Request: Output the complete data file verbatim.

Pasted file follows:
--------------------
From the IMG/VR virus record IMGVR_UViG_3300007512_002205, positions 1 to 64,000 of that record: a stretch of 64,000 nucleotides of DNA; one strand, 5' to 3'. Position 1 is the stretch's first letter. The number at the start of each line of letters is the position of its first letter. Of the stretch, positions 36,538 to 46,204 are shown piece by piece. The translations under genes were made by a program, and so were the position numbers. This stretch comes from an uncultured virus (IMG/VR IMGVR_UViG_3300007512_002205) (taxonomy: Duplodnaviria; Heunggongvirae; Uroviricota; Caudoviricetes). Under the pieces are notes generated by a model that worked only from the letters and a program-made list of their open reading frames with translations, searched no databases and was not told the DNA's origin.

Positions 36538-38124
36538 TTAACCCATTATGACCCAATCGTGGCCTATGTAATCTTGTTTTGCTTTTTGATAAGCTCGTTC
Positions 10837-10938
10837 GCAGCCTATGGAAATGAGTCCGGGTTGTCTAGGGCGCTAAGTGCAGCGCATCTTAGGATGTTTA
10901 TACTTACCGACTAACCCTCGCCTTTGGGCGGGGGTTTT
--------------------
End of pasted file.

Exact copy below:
From the IMG/VR virus record IMGVR_UViG_3300007512_002205, positions 1 to 64,000 of that record: a stretch of 64,000 nucleotides of DNA; one strand, 5' to 3'. Position 1 is the stretch's first letter. The number at the start of each line of letters is the position of its first letter. Of the stretch, positions 36,538 to 46,204 are shown piece by piece. The translations under genes were made by a program, and so were the position numbers. This stretch comes from an uncultured virus (IMG/VR IMGVR_UViG_3300007512_002205) (taxonomy: Duplodnaviria; Heunggongvirae; Uroviricota; Caudoviricetes). Under the pieces are notes generated by a model that worked only from the letters and a program-made list of their open reading frames with translations, searched no databases and was not told the DNA's origin.

Positions 36538-38124
36538 TTAACCCATTATGACCCAATCGTGGCCTATGTAATCTTGTTTTGCTTTTTGATAAGCTCGTTC
Positions 10837-10938
10837 GCAGCCTATGGAAATGAGTCCGGGTTGTCTAGGGCGCTAAGTGCAGCGCATCTTAGGATGTTTA
10901 TACTTACCGACTAACCCTCGCCTTTGGGCGGGGGTTTT